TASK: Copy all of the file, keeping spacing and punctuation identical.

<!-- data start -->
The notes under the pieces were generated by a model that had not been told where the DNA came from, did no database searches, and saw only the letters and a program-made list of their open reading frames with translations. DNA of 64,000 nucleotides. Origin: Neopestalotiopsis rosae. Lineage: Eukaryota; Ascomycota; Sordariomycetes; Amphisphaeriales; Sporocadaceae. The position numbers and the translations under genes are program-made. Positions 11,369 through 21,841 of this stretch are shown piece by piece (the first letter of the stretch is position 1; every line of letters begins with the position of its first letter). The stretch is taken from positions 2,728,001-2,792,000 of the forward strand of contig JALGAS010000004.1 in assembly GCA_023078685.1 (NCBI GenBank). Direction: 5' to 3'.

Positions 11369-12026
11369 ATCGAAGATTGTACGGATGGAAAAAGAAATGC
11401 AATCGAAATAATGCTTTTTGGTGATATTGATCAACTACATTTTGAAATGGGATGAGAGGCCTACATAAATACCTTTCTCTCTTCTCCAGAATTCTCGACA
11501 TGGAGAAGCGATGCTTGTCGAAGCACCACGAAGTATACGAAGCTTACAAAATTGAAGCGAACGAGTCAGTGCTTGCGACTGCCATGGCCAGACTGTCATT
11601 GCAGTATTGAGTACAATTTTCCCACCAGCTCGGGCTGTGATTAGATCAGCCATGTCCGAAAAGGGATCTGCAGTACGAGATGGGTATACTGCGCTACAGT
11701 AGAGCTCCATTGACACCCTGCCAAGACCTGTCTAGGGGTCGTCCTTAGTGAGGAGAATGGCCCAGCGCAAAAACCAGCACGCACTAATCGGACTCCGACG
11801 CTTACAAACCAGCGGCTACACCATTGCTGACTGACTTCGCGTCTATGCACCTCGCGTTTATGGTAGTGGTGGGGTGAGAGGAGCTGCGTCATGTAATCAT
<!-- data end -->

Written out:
The notes under the pieces were generated by a model that had not been told where the DNA came from, did no database searches, and saw only the letters and a program-made list of their open reading frames with translations. DNA of 64,000 nucleotides. Origin: Neopestalotiopsis rosae. Lineage: Eukaryota; Ascomycota; Sordariomycetes; Amphisphaeriales; Sporocadaceae. The position numbers and the translations under genes are program-made. Positions 11,369 through 21,841 of this stretch are shown piece by piece (the first letter of the stretch is position 1; every line of letters begins with the position of its first letter). The stretch is taken from positions 2,728,001-2,792,000 of the forward strand of contig JALGAS010000004.1 in assembly GCA_023078685.1 (NCBI GenBank). Direction: 5' to 3'.

Positions 11369-12026
11369 ATCGAAGATTGTACGGATGGAAAAAGAAATGC
11401 AATCGAAATAATGCTTTTTGGTGATATTGATCAACTACATTTTGAAATGGGATGAGAGGCCTACATAAATACCTTTCTCTCTTCTCCAGAATTCTCGACA
11501 TGGAGAAGCGATGCTTGTCGAAGCACCACGAAGTATACGAAGCTTACAAAATTGAAGCGAACGAGTCAGTGCTTGCGACTGCCATGGCCAGACTGTCATT
11601 GCAGTATTGAGTACAATTTTCCCACCAGCTCGGGCTGTGATTAGATCAGCCATGTCCGAAAAGGGATCTGCAGTACGAGATGGGTATACTGCGCTACAGT
11701 AGAGCTCCATTGACACCCTGCCAAGACCTGTCTAGGGGTCGTCCTTAGTGAGGAGAATGGCCCAGCGCAAAAACCAGCACGCACTAATCGGACTCCGACG
11801 CTTACAAACCAGCGGCTACACCATTGCTGACTGACTTCGCGTCTATGCACCTCGCGTTTATGGTAGTGGTGGGGTGAGAGGAGCTGCGTCATGTAATCAT